WASHINGTON, DC – Today, Congressman Dave Joyce (OH-14) introduced a resolution responding to recently proposed environmental, social, and governance (“ESG”) disclosures rules. Joining Congressman Joyce as original cosponsors are Rep. Bryan Steil (WI-1), Rep. Dusty Johnson (SD-At-large), Rep. Jeff Duncan (SC-3), Rep. Chris Stewart (UT-2), and Rep. Glenn Grothman (WI-6). The resolution aims to protect American industry from federal government overreach by affirming Congressional support for the existing definition of “materiality” for the purpose of corporate disclosures and opposes new disclosure requirements that go beyond the Securities and Exchange Commission’s (SEC) core mission.
“The SEC was not established to micromanage the operations of U.S. companies based on social and political goals,” said Joyce. “I’m proud to introduce this resolution to denounce the weaponization of our securities laws and support the longstanding principles which guide the SEC’s disclosure regime. Adherence to the materiality standard has allowed our capital markets to flourish while ensuring investors have what they need to make informed decisions. I urge my colleagues to join me in this effort to prevent the SEC from straying outside of its core mission for political purposes.”
“The Biden SEC continues to abuse its power to push social policy through our securities laws, rather than focusing on its core responsibility to protect investors and support robust capital markets,” said Rep. Steil. “Our tried-and-true materiality definition ensures investors get the information they need to make informed decisions. We need to stop the SEC from overturning this bedrock corporate governance principle to push costly and misguided ESG rules that will hurt American families’ retirement savings and damage our economy.”
“The Biden Administration’s SEC rule on ESG is another overreach of the Executive Branch to achieve its Green New Deal agenda,” said Johnson. “There are limited circumstances when ESG information is material to a company, and any disclosure requirement beyond that has gone too far, plain and simple. The SEC should stick to its mission and avoid these activism tactics.”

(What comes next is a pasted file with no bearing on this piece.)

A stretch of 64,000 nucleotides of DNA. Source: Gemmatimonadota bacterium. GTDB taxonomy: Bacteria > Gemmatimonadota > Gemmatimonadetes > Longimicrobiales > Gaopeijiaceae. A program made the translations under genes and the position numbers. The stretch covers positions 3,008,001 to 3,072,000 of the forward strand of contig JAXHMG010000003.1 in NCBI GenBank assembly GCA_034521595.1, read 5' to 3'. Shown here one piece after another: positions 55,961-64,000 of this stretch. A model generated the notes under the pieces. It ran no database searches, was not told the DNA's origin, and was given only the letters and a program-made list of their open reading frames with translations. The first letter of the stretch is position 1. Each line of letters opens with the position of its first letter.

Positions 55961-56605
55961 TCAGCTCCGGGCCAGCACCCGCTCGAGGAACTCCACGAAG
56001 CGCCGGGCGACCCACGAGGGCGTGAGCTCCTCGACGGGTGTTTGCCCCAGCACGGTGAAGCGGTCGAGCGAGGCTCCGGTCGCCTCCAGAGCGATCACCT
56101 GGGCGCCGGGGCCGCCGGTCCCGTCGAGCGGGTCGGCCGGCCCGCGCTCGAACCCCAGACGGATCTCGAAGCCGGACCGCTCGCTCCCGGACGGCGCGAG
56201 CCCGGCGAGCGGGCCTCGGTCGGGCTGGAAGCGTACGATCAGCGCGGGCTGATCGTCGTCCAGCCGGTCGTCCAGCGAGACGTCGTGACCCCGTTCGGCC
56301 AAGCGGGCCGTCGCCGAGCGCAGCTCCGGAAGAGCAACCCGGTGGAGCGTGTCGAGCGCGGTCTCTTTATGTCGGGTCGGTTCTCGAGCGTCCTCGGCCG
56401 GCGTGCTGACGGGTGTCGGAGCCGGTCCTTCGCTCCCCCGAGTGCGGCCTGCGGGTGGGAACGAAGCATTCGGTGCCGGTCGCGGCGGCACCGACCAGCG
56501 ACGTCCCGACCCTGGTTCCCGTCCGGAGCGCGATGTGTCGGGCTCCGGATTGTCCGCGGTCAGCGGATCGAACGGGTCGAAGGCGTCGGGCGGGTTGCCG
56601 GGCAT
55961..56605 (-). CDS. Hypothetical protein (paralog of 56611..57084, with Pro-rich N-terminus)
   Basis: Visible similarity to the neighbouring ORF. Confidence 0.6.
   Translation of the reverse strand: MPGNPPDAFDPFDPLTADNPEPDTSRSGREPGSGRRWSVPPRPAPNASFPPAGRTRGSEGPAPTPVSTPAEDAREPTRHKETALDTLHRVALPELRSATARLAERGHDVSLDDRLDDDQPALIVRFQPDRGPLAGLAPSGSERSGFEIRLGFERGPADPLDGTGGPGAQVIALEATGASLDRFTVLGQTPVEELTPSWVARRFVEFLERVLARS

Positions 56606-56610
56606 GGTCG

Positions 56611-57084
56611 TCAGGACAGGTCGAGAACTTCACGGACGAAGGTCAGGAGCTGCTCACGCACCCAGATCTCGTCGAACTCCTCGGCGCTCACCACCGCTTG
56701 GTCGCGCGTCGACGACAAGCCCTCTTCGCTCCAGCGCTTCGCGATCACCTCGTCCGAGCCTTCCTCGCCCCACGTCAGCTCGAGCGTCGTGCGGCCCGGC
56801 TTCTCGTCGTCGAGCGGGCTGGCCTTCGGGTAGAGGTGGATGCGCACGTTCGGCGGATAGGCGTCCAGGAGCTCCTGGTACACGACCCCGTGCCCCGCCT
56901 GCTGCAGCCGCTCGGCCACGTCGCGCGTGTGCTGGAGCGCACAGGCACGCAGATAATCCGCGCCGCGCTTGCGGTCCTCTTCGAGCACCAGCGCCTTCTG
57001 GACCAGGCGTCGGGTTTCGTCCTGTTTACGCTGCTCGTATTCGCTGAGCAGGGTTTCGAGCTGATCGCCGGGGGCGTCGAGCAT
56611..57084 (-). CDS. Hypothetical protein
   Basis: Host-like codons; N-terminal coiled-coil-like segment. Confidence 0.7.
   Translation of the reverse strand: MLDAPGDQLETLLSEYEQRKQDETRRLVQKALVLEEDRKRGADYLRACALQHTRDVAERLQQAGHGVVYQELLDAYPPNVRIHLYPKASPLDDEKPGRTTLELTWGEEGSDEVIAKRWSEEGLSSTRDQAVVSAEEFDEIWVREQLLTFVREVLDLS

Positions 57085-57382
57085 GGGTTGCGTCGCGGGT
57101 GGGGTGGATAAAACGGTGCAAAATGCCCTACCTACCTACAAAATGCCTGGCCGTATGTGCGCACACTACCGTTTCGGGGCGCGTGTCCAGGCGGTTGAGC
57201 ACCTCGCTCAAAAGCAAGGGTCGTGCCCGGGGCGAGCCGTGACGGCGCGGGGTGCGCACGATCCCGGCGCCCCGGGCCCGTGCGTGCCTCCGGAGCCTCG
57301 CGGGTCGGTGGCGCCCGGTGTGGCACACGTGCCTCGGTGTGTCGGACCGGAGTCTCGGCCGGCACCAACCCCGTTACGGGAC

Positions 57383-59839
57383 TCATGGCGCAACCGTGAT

The SEC is tasked with regulating America’s financial sector, and its rules require companies to disclose “material” risks, as established by the Securities Act of 1933 and clarified several times by the Supreme Court. The Biden Administration SEC intends to expand the range of information that must be disclosed beyond that which is material to investors to include topics related to climate, diversity, and corporate governance, often called “ESG” factors.
Securities laws already require public companies to disclose information that represents a “material risk” to the company, including climate-related risks. Consequently, any new information that the Biden Administration wishes to have disclosed by companies is not material and will only serve to burden businesses and drown investors in a mountain of information overload.
One target of these proposed rules is the energy industry, which will be required to make a variety of additional disclosures. These additional requirements send the signal from the SEC that these are disfavored companies. Dependence on foreign energy is a recipe for disaster, as we can see today in Europe. American energy companies have made – and continue to make – great strides toward sustainability, without adding anything for investors focused on risk.